Dedicated hardware implementations including, but not limited to, application specific integrated circuits, programmable logic arrays and other hardware devices that can likewise be constructed to implement the methods described herein. Application specific integrated circuits and programmable logic array can use downloadable instructions for executing state machines and/or circuit configurations to implement embodiments of the subject disclosure. Applications that may include the apparatus and systems of various embodiments broadly include a variety of electronic and computer systems. Some embodiments implement functions in two or more specific interconnected hardware modules or devices with related control and data signals communicated between and through the modules, or as portions of an application-specific integrated circuit. Thus, the example system is applicable to software, firmware, and hardware implementations.

In accordance with various embodiments of the subject disclosure, the operations or methods described herein are intended for operation as software programs or instructions running on or executed by a computer processor or other computing device, and which may include other forms of instructions manifested as a state machine implemented with logic components in an application specific integrated circuit or field programmable gate array. Furthermore, software implementations (e.g., software programs, instructions, etc.) including, but not limited to, distributed processing or component/object distributed processing, parallel processing, or virtual machine processing can also be constructed to implement the methods described herein. It is further noted that a computing device such as a processor, a controller, a state machine or other suitable device for executing instructions to perform operations or methods may perform such operations directly or indirectly by way of one or more intermediate devices directed by the computing device.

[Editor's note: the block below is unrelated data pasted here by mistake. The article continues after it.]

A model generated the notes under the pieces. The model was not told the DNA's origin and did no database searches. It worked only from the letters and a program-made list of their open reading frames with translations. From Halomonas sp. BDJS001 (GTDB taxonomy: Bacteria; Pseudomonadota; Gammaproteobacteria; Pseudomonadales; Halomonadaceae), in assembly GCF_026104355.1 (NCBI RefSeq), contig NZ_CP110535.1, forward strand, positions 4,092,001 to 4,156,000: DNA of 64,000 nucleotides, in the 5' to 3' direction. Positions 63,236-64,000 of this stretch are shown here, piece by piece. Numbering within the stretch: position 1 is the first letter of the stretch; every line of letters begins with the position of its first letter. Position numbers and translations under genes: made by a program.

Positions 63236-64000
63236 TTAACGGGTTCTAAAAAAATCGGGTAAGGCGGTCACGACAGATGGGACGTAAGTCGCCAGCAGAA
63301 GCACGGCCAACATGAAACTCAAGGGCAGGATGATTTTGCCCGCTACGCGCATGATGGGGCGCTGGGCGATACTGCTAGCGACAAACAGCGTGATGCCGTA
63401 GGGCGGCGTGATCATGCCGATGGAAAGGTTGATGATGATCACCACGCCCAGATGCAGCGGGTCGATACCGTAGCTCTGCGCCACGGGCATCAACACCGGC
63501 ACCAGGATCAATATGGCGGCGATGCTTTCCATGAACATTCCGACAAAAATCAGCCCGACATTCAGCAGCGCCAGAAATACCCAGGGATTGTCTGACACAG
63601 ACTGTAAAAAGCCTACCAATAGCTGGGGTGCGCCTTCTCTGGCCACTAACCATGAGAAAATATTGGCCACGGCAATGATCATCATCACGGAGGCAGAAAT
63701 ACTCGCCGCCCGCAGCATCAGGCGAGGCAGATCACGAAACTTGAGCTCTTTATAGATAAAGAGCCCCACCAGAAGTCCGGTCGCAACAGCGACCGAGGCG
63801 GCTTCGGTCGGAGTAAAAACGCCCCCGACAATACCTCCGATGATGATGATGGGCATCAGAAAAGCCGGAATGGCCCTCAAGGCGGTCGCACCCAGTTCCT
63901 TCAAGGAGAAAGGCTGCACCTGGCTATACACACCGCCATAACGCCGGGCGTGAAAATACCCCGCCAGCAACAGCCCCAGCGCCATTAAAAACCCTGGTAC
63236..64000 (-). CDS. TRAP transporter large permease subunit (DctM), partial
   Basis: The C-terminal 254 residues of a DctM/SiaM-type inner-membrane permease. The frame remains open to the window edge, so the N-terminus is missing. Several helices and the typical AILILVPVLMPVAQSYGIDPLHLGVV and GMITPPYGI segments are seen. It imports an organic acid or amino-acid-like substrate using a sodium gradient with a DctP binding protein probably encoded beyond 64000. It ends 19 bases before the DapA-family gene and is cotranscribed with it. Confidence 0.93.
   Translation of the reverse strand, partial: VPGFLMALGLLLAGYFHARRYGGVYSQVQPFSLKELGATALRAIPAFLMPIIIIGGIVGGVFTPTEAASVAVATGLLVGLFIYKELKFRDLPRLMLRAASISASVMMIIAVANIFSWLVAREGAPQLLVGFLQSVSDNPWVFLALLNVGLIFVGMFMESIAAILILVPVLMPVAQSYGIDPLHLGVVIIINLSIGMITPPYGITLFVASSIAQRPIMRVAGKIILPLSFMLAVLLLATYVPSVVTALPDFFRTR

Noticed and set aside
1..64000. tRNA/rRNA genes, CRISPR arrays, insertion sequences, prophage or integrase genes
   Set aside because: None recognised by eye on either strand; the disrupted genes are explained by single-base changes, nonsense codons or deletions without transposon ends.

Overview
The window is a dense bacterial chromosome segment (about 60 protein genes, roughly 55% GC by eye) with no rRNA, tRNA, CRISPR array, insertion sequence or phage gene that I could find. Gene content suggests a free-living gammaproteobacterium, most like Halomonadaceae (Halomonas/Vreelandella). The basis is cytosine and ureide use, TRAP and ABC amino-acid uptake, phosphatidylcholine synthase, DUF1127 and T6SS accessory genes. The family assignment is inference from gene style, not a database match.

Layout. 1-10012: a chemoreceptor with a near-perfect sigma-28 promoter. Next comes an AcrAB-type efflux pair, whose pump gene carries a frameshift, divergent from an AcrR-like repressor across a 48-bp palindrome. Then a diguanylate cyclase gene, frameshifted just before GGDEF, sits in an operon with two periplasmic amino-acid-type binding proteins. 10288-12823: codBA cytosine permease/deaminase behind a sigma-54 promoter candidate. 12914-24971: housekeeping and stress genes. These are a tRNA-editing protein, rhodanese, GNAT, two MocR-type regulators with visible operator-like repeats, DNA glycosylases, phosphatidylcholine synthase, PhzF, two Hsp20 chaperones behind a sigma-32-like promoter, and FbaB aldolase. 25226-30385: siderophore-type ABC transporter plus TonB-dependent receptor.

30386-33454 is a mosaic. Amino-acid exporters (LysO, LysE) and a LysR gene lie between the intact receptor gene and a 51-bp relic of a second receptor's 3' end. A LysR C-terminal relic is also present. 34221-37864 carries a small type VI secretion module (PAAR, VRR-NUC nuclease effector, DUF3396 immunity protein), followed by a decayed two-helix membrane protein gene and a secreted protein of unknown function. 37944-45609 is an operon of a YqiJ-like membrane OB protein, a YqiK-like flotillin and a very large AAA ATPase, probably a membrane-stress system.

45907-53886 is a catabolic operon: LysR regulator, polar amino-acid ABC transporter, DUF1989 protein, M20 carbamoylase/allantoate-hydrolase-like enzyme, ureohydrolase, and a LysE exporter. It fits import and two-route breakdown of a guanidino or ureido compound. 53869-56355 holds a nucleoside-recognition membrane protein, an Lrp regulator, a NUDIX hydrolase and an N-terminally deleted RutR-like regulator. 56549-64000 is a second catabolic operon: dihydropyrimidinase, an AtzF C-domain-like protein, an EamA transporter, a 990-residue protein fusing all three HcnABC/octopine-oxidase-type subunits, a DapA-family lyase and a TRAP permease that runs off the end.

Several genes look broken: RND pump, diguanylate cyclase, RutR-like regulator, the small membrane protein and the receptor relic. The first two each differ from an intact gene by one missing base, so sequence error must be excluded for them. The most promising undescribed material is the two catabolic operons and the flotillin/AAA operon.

While the tangible computer-readable storage medium 822 is shown in an example embodiment to be a single medium, the term “tangible computer-readable storage medium” should be taken to include a single medium or multiple media (e.g., a centralized or distributed database, and/or associated caches and servers) that store the one or more sets of instructions. The term “tangible computer-readable storage medium” shall also be taken to include any non-transitory medium that is capable of storing or encoding a set of instructions for execution by the machine and that cause the machine to perform any one or more of the methods of the subject disclosure.

The term “tangible computer-readable storage medium” shall accordingly be taken to include, but not be limited to: solid-state memories such as a memory card or other package that houses one or more read-only (non-volatile) memories, random access memories, or other re-writable (volatile) memories, a magneto-optical or optical medium such as a disk or tape, or other tangible media which can be used to store information. Accordingly, the disclosure is considered to include any one or more of a tangible computer-readable storage medium, as listed herein and including art-recognized equivalents and successor media, in which the software implementations herein are stored.

Although the present specification describes components and functions implemented in the embodiments with reference to particular standards and protocols, the disclosure is not limited to such standards and protocols. Each of the standards for Internet and other packet switched network transmission (e.g., TCP/IP, UDP/IP, HTML, HTTP) represent examples of the state of the art. Such standards are from time-to-time superseded by faster or more efficient equivalents having essentially the same functions. Wireless standards for device detection (e.g., RFID), short-range communications (e.g., Bluetooth, WiFi, Zigbee), and long-range communications (e.g., WiMAX, GSM, CDMA, LTE) can be used by computer system 800.